It’s a purely physical display of beauty and strength. In a brief minute of film, these women redefine what it means to be a fighter, setting the tone for the rest of the movie: This is going to be two hours of a woman who was raised by women charging straight into the bloody fray of war. You just don’t ever see this bodily type of combat training with women in a movie, and it is enough to make you giddy with anticipation of whatever graceful punishment the Amazonian women will dish out against a real enemy.

(9) BLUE MAN GROUP. I guess they are not playing around. “21st Century Fox’s FoxNext Acquires Mobile Game Studio Group Developing ‘Avatar’ Title”Variety has the story.

FoxNext, the recently formed gaming, virtual reality and theme parks division of 21st Century Fox, is sinking its teeth into the $40 billion mobile games market.

FoxNext has acquired mobile-game developer Aftershock, the entity spun off from Kabam after South Korean gaming company NetMarble acquired Kabam’s Vancouver studio and other assets last December in a deal reportedly worth up to $800 million.

Aftershock — which has studios in L.A. and San Francisco — currently has three titles in development. The only one that’s been publicly announced is a massively multiplayer mobile strategy game for James Cameron’s “Avatar” franchise, in partnership with Lightstorm Entertainment and 20th Century Fox.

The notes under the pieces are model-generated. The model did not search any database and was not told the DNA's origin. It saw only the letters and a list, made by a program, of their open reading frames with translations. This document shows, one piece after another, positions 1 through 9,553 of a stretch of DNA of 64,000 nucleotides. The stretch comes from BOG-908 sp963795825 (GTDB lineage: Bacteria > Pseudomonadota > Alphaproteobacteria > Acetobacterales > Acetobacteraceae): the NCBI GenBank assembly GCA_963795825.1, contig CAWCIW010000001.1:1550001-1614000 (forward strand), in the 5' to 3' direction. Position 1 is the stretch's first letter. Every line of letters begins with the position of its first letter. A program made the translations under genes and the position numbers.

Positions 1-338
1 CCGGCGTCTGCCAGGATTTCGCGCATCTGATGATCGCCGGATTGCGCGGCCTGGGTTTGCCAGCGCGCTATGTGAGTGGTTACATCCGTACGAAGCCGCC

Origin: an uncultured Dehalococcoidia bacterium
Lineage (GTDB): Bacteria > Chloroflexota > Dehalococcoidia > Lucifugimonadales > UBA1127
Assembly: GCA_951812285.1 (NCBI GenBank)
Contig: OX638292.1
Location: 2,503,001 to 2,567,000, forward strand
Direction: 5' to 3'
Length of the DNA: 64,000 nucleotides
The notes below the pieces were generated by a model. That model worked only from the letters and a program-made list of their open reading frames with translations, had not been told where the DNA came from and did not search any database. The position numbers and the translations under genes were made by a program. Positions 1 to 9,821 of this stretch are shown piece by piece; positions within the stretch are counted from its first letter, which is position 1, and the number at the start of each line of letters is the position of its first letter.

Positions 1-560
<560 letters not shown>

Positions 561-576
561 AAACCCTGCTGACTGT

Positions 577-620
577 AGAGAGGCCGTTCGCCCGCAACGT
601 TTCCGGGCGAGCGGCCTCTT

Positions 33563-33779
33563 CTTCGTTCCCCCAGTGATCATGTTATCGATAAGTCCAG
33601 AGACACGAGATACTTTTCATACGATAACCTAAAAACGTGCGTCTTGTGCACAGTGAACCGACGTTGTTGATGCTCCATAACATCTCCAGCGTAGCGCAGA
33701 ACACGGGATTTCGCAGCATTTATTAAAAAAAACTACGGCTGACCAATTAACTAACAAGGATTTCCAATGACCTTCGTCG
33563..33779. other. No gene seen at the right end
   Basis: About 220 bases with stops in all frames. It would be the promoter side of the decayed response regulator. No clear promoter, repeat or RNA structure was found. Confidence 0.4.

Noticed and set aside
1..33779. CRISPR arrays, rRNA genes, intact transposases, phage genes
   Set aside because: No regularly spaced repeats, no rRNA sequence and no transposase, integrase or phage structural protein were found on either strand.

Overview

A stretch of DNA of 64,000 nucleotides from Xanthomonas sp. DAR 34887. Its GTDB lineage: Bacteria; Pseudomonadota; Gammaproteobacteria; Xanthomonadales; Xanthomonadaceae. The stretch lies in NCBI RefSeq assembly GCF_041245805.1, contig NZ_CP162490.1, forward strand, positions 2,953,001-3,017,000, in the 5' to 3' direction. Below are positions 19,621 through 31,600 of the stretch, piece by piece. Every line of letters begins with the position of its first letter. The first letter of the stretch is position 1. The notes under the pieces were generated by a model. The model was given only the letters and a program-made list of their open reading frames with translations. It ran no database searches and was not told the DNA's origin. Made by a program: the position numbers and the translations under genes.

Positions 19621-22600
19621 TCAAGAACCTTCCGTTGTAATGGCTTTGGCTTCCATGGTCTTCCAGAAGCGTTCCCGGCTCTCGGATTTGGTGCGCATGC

(10) WHEN HE’S WRONG. ComicMix’s John Ostrander has a bone to pick with Bill Maher. (And it’s not the one I expected.)

Maher is very attack orientated and each week he winds up his hour with a rant on a given topic., Usually, I find him really funny and incisive but Maher does have his blind spots. He is anti-religion — Islam in particular. He thinks the majority of American voters to be morons and says so, which I find to be a broad generalization, counter-productive and not true.

His past two shows featured rants that gored a pair of my oxen. One was on space exploration, such as terraforming and colonizing Mars, and the other was a screed against super-hero movies.